MD’S MARKET UPDATE: Lower oil price hits Canadian dollar; TSX financial, material sectors gain
Commodities prices continued to fall in November as supply outpaced demand. However, global stock markets rose overall, boosted by sectors other than energy.
The Organization of Petroleum Exporting Countries (OPEC) decision on November 27 to maintain oil production at current levels put further downward pressure on oil prices. West Texas Intermediate (WTI), which is a grade of crude oil used as a benchmark for oil prices, dropped by 17.9% over the month.
Lower oil prices also weakened the Canadian dollar, which declined relative to the U.S. dollar and euro.
Declining oil prices weighed on Emerging Market and Canadian stock returns, however the strong performance of the TSX’s financial and material sectors more than offset the weaker energy sector with the index rising 1.1% in November.
The S&P 500 and MSCI EAFE index were also up, rising (in Canadian dollar terms) by 3.9% and 2.5%, respectively.
The FTSE TMX Bond Universe advanced by 1.5% as Canadian bond yields continue to decline.
Year over year, global stock and fixed income returns remain positive while commodities prices have declined materially.
RESULTS ACROSS GLOBAL ECONOMIES: Global monetary policy diverging, but remains accommodative
Economic activity in developed international markets remained slow in November, and in some cases contracted. Japan announced it will postpone a sales tax increase after it unexpectedly fell into recession. And in Europe, growth within the manufacturing and services sectors was sluggish.
The Peoples Bank of China introduced its first interest rate cut since 2012 in an effort to combat slowing inflation and industrial production growth.
The labour market in North America strengthened as the U.S. unemployment rate declined to 5.8% while continuing jobless claims dropped to a 14-year low; the unemployment rate in Canada fell to 6.5% due to the creation of private sector jobs.
Canada swung back to a trade surplus in September as exports rose, while the U.S. trade deficit widened to $43 billion. Inflation reports released in November show the Consumer Price Index (CPI) is relatively flat in both Canada and the U.S. as lower fuel costs were offset by rising prices for durable goods.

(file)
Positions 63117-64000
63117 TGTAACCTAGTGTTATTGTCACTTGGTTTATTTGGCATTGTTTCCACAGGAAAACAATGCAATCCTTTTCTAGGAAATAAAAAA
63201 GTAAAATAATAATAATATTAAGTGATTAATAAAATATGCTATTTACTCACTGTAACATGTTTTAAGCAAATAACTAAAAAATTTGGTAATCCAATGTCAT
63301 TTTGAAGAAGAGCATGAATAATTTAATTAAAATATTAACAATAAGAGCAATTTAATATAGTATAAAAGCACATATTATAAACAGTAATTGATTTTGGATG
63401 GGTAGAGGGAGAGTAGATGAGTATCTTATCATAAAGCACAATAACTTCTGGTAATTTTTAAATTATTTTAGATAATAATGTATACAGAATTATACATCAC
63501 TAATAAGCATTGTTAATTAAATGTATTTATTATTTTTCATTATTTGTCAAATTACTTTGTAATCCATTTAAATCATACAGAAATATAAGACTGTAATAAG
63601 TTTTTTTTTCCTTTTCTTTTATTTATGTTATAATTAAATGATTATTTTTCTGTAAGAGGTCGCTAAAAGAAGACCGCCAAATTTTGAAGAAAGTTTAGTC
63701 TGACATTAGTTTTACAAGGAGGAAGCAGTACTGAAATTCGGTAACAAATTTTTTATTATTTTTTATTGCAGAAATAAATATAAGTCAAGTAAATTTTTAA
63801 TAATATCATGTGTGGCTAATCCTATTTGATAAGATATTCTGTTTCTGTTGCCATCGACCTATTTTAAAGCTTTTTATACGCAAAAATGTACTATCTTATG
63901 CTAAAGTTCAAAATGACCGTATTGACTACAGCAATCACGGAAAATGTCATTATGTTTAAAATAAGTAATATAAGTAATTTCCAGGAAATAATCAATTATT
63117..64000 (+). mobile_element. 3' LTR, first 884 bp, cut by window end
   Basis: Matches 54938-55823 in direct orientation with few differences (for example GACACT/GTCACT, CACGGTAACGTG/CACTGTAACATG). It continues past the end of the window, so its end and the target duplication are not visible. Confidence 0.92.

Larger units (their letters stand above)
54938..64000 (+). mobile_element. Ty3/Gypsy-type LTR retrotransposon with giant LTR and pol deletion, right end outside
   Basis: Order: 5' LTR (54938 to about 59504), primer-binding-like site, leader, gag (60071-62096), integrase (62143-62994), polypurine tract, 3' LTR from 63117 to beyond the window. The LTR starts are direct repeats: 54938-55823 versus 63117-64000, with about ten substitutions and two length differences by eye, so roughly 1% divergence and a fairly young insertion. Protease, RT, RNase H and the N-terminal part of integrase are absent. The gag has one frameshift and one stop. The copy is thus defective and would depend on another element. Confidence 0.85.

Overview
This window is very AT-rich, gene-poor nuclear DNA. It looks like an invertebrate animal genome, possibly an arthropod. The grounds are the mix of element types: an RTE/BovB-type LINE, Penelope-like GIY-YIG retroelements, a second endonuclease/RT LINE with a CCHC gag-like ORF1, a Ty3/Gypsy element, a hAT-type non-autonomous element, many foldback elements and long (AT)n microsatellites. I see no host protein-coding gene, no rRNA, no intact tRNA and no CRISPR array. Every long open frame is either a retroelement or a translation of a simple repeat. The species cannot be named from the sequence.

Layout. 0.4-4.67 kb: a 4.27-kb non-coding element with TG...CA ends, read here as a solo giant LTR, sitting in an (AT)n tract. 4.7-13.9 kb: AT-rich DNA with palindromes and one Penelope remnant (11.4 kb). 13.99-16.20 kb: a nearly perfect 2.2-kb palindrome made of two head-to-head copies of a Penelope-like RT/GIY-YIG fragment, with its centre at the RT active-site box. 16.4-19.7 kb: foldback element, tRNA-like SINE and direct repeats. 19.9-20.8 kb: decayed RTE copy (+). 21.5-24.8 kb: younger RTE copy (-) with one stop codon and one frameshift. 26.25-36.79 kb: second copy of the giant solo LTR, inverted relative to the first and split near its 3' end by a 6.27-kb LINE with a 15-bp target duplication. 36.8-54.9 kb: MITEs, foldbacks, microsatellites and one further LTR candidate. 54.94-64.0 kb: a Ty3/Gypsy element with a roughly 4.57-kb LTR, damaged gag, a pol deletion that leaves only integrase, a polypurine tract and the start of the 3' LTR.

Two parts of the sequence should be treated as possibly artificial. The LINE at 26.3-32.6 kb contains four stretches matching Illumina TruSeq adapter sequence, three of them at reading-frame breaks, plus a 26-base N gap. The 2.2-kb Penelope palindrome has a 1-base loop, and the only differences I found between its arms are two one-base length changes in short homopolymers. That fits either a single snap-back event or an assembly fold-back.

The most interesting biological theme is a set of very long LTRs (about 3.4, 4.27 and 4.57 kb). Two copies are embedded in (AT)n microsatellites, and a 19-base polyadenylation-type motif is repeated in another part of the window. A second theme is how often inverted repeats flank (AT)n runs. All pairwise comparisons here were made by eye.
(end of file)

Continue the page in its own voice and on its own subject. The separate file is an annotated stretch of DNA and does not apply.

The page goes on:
CAPITAL MARKET INDICATORS AT NOVEMBER 30, 2014
(in Canadian dollar terms, unless otherwise indicated)
|Market Indicator||Level||1-Month Return (%)||1-Year Return (%)|
|Canada (S&P TSX Composite Index)||14,745||1.1||13.3|
|U.S (S&P 500 Index)||2,068||3.9||25.9|
|Europe, Australasia and Far East (MSCI EAFE Index)||1,840||2.5||8.1|
|Emerging Markets (MSCI EM Index)||1,005||0.1||9.2|
|Canadian Bonds (FTSE TMX Universe Bond Index*)||-||1.5||7.7|
|Exchange Rate: Canadian Dollar to U.S. Dollar||0.876||-1.3||-7.0|
|Gold Price (USD /oz)||1167||-0.5||-6.9|
|Oil Price (WTI, USD/pb)||66.2||-17.9||-28.7|
*Formerly the DEX Universe Bond Index
Sources: StateStreet via StyleADVISOR, FTSE TMX Global Debt Capital Markets, and Bloomberg
MD’S INVESTMENT METHODOLOGY: LEARN MORE
At MD, we monitor global economic trends, integrating viewpoints from carefully selected managers who actively invest for the benefit of our clients.
If you would like to learn more about MD’s investment methodology and the impact of global economic trends on your investment portfolio, I encourage you to reach out directly to your MD Advisor.
William R. Horton, Jr., CFA
Chief Investment Officer
MD Financial Management Inc.